Rare Van Gogh, Rockwell paintings uncovered
Two paintings with a lot of history have just recently been unearthed.
El Mundo reports tax collectors in Spain found a lost painting - a van Gogh work dating back to 1889, according to art experts. Seals on the back indicate it has belonged to three different museums during its history.
The painting, titled "Cypress Sky and Country," was found in a Spanish tax offender's safety deposit box after it had been missing for almost 40 years. Nazis had taken the painting from a Dutch museum during their occupation of the Netherlands.
One of the painting's seals lists its last location as the Kunsthistorisches Museum in Vienna, Austria. It's unknown how the painting left that museum or whether it was stolen.
The painting's value is also unclear, but van Gogh had reportedly painted several similar versions of this artwork. One of them sold for $57 million dollars more than 20 years ago and currently hangs at the Metropolitan Museum of Art in New York.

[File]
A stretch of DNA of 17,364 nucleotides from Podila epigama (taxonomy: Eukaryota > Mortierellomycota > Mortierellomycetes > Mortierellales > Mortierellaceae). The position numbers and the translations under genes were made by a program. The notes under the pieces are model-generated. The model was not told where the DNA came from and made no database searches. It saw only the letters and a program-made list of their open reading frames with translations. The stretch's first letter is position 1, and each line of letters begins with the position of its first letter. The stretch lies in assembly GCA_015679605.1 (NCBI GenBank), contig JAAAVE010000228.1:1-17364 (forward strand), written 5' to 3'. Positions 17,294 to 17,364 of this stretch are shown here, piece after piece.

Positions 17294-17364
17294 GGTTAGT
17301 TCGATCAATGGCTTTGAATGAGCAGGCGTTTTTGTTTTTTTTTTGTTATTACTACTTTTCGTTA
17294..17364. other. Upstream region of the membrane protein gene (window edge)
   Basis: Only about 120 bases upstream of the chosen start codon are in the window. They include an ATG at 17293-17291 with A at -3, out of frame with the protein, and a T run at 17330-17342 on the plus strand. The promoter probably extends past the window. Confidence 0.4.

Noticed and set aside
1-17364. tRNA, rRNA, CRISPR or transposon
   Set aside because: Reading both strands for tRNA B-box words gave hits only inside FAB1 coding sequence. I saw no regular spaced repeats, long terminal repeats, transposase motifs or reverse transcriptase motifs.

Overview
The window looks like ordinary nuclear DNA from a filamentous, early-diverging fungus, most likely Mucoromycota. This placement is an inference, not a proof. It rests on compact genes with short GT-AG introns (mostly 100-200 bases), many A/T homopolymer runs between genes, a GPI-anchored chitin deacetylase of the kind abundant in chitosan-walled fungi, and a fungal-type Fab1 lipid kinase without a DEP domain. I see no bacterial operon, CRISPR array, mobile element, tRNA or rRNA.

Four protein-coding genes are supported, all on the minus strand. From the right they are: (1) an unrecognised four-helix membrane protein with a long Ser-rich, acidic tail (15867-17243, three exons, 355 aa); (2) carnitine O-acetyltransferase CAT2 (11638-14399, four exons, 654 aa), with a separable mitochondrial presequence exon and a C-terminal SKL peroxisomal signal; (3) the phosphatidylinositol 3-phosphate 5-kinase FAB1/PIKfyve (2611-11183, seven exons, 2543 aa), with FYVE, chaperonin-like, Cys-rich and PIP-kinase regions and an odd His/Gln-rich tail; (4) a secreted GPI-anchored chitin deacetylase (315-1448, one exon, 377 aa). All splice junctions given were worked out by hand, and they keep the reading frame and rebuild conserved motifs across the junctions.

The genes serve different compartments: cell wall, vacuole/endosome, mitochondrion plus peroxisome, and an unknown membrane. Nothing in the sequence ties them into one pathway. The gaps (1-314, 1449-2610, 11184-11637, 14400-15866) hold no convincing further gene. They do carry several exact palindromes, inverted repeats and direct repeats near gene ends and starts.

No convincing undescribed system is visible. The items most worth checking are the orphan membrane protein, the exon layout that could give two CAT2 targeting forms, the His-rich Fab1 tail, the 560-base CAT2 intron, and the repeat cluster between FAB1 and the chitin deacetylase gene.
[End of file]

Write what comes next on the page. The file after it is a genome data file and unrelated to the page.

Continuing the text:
Another famous painting was brought out of storage in Massachusetts after it hung in a school principal's office for 50 years.
According to WBZ-TV, the painting dates back to 1941 and was a gift to the principal from the artist Norman Rockwell.
The painting was one of many of Rockwell's artworks intended for The Saturday Evening Post's cover, but this one never made the cut.
The original painting depicts World War II, a recurring character seen in other paintings as he rides with soldiers in the back of a military vehicle. According to a Rockwell Museum official, they didn't even know it existed.
The Boston Globe reports Rockwell gave the principal the painting as a gift for graduating seniors. It was then put into storage in 2001 when school officials feared it would be stolen.
The painting will be auctioned off later this month with 10 other Rockwell paintings at Sotheby's in New York. It was estimated to be worth at least $1.5 million.
A previous Rockwell painting titled "Saying Grace" sold for a hefty $46 million in December. It appeared on the Saturday Evening Post's cover in 1955.
The mayor and school officials plan to use the money from the auction to start a foundation benefiting schools.